Rural communities in Washington often get overlooked amidst all the attention about the intense economic growth of Seattle and its surrounding cities. But Washington is much more than just Seattle.
State Rep. Mike Chapman (D-Port Angeles) represents the 24th Legislative District, which includes large portions of Grays Harbor County. He understands that our small towns, many of which have been strongly connected to forestry, need more ideas to boost their economies.
Rep. Chapman wrote an op-ed last week in the Sequim Gazette about some lessons he and his colleagues, Reps. Brian Blake and Steve Tharinger, took from a Rural Development Listening Summit in Grays Harbor, covering cities like Aberdeen, Hoquiam, Forks and Port Angeles.
While we’re blessed not to have the traffic gridlock and high housing prices of the Seattle-Tacoma-Everett area, timber and farm country still struggle with some of these basics needs. We heard about the doctor shortage in rural Washington and the need for affordable childcare—because if working moms and dads can’t find a safe place for their young kids they can’t work. We need to find solutions for every working family.
One large step forward could be cross-laminated timber, Chapman writes.
Like the way wine has revitalized Walla Walla, innovation can work here on the Olympic Peninsula also. We have the opportunity to be a leader in cross-laminated timber, which is what the Gateway Center in Aberdeen will be constructed with and what we’ve used to build elementary school classrooms around the state, including in the 24th Legislative District.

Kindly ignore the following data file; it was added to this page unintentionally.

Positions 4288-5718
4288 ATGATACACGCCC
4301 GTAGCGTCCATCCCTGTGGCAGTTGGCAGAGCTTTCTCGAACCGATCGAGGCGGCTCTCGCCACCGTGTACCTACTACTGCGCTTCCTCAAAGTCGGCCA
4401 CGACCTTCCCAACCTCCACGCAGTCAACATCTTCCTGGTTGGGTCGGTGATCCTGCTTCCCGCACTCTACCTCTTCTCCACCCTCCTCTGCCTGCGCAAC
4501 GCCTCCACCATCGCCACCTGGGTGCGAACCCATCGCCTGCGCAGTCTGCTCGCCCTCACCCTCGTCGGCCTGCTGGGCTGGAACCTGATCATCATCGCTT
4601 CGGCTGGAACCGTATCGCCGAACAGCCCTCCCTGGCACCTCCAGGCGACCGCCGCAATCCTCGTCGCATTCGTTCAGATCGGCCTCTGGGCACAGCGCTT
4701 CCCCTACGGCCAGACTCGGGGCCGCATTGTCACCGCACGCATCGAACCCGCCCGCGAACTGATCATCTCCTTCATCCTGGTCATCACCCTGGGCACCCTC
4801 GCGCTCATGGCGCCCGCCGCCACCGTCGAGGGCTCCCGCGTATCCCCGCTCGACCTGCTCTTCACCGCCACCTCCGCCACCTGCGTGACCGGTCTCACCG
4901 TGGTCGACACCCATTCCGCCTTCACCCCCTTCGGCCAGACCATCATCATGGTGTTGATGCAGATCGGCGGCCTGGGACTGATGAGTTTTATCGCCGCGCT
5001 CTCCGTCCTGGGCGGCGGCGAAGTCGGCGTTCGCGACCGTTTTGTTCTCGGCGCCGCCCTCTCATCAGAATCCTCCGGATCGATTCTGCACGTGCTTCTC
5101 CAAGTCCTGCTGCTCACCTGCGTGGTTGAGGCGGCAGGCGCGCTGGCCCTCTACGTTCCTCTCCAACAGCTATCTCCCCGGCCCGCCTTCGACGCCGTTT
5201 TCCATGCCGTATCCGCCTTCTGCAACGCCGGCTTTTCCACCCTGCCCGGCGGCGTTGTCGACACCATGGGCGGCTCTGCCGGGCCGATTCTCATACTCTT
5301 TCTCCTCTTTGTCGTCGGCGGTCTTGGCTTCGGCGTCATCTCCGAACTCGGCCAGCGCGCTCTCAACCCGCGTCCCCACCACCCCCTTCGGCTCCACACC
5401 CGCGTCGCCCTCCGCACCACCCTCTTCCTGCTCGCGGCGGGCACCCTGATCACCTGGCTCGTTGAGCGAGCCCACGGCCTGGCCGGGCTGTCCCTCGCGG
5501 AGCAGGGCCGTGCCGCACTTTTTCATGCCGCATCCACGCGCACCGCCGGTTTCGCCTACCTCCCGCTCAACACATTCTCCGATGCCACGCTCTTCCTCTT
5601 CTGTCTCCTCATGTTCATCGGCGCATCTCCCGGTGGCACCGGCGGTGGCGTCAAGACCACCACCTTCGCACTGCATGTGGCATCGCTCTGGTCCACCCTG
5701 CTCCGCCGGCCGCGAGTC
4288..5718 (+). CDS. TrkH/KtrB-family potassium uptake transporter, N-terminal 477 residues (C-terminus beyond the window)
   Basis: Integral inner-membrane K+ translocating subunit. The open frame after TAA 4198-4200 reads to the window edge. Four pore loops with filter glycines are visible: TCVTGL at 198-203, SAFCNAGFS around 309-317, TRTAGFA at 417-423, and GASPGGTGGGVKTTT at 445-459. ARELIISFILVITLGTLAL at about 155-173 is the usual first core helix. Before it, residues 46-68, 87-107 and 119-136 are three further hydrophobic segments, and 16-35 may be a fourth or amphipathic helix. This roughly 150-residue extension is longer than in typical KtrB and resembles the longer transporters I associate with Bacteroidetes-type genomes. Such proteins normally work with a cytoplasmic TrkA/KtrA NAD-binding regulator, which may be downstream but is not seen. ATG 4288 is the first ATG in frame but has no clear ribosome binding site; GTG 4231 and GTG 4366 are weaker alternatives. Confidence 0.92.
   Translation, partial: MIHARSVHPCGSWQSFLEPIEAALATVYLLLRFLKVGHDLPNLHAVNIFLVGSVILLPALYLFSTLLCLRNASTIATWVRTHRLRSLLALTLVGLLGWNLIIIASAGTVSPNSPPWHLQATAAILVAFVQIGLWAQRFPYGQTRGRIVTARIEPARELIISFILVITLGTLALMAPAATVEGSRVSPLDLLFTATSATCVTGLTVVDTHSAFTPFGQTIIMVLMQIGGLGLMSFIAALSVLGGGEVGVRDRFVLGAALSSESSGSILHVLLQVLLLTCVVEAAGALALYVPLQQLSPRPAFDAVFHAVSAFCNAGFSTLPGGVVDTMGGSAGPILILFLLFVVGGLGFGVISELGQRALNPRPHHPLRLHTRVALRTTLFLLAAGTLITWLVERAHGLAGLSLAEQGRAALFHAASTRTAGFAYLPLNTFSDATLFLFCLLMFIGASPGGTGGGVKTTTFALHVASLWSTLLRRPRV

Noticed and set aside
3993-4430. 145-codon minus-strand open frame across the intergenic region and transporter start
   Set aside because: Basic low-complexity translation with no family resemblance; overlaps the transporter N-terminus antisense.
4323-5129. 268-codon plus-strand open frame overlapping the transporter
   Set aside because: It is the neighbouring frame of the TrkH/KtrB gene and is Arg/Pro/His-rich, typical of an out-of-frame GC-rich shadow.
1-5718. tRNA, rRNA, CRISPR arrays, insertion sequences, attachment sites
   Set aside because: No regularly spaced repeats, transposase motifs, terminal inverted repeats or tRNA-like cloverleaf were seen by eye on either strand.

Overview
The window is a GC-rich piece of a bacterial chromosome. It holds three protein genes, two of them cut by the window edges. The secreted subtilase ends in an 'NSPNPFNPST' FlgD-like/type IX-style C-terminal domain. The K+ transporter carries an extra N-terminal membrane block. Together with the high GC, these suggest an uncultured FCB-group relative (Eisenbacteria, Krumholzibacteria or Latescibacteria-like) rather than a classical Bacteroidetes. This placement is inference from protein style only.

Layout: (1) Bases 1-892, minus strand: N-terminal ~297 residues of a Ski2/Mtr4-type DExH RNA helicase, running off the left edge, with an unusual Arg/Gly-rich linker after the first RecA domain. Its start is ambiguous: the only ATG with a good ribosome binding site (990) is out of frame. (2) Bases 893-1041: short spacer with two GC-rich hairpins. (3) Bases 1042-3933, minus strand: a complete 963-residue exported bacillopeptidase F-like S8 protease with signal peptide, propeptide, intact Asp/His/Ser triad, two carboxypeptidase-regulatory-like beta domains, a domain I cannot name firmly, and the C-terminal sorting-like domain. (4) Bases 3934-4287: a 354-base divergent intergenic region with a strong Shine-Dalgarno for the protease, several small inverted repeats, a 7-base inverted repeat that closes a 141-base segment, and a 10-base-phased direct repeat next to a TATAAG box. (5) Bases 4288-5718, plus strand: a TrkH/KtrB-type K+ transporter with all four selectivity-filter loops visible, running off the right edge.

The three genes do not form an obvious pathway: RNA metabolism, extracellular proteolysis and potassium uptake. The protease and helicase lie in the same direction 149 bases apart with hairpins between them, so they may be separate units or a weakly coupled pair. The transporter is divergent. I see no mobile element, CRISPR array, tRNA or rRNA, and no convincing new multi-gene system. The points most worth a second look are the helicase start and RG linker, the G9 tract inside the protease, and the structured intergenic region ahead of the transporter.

Making that happen will take cooperation between timber companies, local colleges, loggers, architects and builders. The rewards could be enormous—with the side benefit of making forest-thinning projects profitable, creating STEM (science, technology, engineering and math) jobs in the woods while reducing the danger of wildfires.
There will be a lot of work ahead, but the goal should be galvanizing for rural communities.
The next step is us all working together — Republicans and Democrats from timber, farm and port towns to urban cities and suburbs — to restore the American dream of thriving small towns around our great state of Washington.